Some of the best (in my humble opinion) brass rolling stock kits from the past decade were produced by MARC Models in collaboration with Model Rail. Portraying various vehicles from the CIWL Night Ferry train, they may not have been the best in terms of ultra-fine detail and all the bells and whistles that get finescale nuts all excited. But - and it's a BIG but - they are a dream to assemble, especially for newcomers to metal kits. Tab and slot joints, half-etched locating lines, and no-hassle compensated axles. Plus, you got everything you needed in the one box: kit, paint, transfers, wheels and fully illustrated, step-by-step instructions.

Sadly, these were discontinued some years back and we sold the last of our stocks at bargain prices at last year's Warley show (MARC Models still make kits and RTR models though). But I managed to bag a 'Fourgon' van and a reach wagon for conversion to fictional vehicles for my wartime Egyptian layout project. They're also proving useful for demonstrating facets of metal kit construction, such as folding and shaping parts, and soldering etc.

This van has been modified in only a couple of ways, most visibly by adding a row of ventilators on the roof to suit the hot conditions. I'm also in the process of back-dating some of the running gear to suit the 1930s spec (oil axleboxes, basic vac brakes etc). The body, though, is complete save for the ESR (Egyptian State Railways) markings and has been rendered in a coat of BR engineering olive, mixed with a little 'dirty' brown and applied over a pre-shading layer to accentuate the shadows and recesses. It took just a couple of hours last night to get the shell from a primer coat to the finished product you see above. Even with enamels, there are the tricks of the trade that speed things up. But I couldn't possibly divulge them - you'll have to come on one of my airbrushing courses at The Airbrush Company to find out more!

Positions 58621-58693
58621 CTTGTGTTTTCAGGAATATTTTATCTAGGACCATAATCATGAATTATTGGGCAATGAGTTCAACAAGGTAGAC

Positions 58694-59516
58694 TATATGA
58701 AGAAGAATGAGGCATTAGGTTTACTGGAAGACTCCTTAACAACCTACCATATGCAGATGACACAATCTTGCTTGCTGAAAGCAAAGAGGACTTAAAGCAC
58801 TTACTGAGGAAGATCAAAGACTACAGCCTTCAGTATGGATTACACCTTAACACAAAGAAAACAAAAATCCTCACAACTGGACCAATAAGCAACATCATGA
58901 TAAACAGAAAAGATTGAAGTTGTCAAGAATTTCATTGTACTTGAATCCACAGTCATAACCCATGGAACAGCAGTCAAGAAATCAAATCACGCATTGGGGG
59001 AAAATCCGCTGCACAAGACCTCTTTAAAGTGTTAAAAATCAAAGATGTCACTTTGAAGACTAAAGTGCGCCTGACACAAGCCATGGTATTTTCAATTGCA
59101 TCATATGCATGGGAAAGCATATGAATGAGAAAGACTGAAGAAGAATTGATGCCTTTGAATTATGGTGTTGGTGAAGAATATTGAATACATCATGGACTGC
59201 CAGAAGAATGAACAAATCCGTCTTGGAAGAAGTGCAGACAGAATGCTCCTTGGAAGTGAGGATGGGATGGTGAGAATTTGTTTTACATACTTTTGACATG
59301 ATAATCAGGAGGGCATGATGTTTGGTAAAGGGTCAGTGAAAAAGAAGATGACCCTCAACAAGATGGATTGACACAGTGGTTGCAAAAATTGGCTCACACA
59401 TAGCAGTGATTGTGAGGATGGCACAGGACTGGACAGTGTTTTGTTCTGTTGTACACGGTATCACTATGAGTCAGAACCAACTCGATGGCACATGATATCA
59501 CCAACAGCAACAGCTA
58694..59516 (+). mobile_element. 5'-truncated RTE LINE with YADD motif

Tuesday, 6 March 2012

REALTRACK 144 HITS THE RAILS

Working sample of Realtrack Models' Class 143/144 in action.


Just received this video clip of the Realtrack Models 'OO' gauge 'Pacer' unit. This is the first working sample, complete with lighting, and it's looking and performing well. Charlie and Arran had a couple of hand painted samples on their stall at the recent Glasgow show, including one in original style BR Provincial livery, which really grabbed my attention. For more updates and information on this exciting ready-to-run venture, look up Realtrack Models' website.

Monday, 5 March 2012

TRANSFER DAY

After a weekend of transfer action, two old Airfix kits near completion. 


Over the weekend, in between building a vestibule and decorating a hallway, I managed to fit in some work on some rolling stock projects that are to feature in my next book. As I like to work in batches, I've had a variety of models all awaiting their turn in the transfer queue, two of which are the old Airfix kits featured previously on this Blog. The Meat van is quite remarkable as the waterslide decals supplied with this 1980-vintage kit were found to work perfectly. After 32 years, that's quite a feat.

As for the Esso tanker, I didn't bother trying the supplied decals as they had turned an ugly shade of yellow and cracked badly. Happily, Cambridge Custom Transfers produce a lovely pack of waterslides for this iconic kit and they go on a treat.